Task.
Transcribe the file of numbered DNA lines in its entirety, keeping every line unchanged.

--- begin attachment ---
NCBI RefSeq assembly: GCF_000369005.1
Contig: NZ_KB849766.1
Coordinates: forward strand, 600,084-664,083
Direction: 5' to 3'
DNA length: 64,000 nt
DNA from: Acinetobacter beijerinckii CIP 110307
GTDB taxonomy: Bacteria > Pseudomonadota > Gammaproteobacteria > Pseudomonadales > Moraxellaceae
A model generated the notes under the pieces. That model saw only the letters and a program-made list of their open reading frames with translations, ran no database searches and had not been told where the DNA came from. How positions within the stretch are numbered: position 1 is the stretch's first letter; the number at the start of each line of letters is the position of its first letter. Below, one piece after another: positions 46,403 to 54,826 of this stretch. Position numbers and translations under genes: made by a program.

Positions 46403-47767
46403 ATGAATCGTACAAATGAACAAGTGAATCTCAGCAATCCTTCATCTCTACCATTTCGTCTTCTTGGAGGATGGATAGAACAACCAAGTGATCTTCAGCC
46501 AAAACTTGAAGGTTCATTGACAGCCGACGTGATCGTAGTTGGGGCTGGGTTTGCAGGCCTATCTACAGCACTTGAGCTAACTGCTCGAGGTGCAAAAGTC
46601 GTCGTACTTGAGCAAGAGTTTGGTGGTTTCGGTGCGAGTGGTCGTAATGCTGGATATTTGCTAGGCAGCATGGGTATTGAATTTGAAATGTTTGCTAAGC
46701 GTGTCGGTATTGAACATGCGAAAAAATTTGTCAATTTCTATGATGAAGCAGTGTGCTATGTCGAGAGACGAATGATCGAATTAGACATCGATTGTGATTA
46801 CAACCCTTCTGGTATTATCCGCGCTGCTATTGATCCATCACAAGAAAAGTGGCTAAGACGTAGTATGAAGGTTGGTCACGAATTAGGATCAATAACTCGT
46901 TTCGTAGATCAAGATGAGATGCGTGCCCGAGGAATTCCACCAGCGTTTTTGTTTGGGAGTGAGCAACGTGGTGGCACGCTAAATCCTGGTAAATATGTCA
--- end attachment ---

NCBI RefSeq assembly: GCF_000369005.1
Contig: NZ_KB849766.1
Coordinates: forward strand, 600,084-664,083
Direction: 5' to 3'
DNA length: 64,000 nt
DNA from: Acinetobacter beijerinckii CIP 110307
GTDB taxonomy: Bacteria > Pseudomonadota > Gammaproteobacteria > Pseudomonadales > Moraxellaceae
A model generated the notes under the pieces. That model saw only the letters and a program-made list of their open reading frames with translations, ran no database searches and had not been told where the DNA came from. How positions within the stretch are numbered: position 1 is the stretch's first letter; the number at the start of each line of letters is the position of its first letter. Below, one piece after another: positions 46,403 to 54,826 of this stretch. Position numbers and translations under genes: made by a program.

Positions 46403-47767
46403 ATGAATCGTACAAATGAACAAGTGAATCTCAGCAATCCTTCATCTCTACCATTTCGTCTTCTTGGAGGATGGATAGAACAACCAAGTGATCTTCAGCC
46501 AAAACTTGAAGGTTCATTGACAGCCGACGTGATCGTAGTTGGGGCTGGGTTTGCAGGCCTATCTACAGCACTTGAGCTAACTGCTCGAGGTGCAAAAGTC
46601 GTCGTACTTGAGCAAGAGTTTGGTGGTTTCGGTGCGAGTGGTCGTAATGCTGGATATTTGCTAGGCAGCATGGGTATTGAATTTGAAATGTTTGCTAAGC
46701 GTGTCGGTATTGAACATGCGAAAAAATTTGTCAATTTCTATGATGAAGCAGTGTGCTATGTCGAGAGACGAATGATCGAATTAGACATCGATTGTGATTA
46801 CAACCCTTCTGGTATTATCCGCGCTGCTATTGATCCATCACAAGAAAAGTGGCTAAGACGTAGTATGAAGGTTGGTCACGAATTAGGATCAATAACTCGT
46901 TTCGTAGATCAAGATGAGATGCGTGCCCGAGGAATTCCACCAGCGTTTTTGTTTGGGAGTGAGCAACGTGGTGGCACGCTAAATCCTGGTAAATATGTCA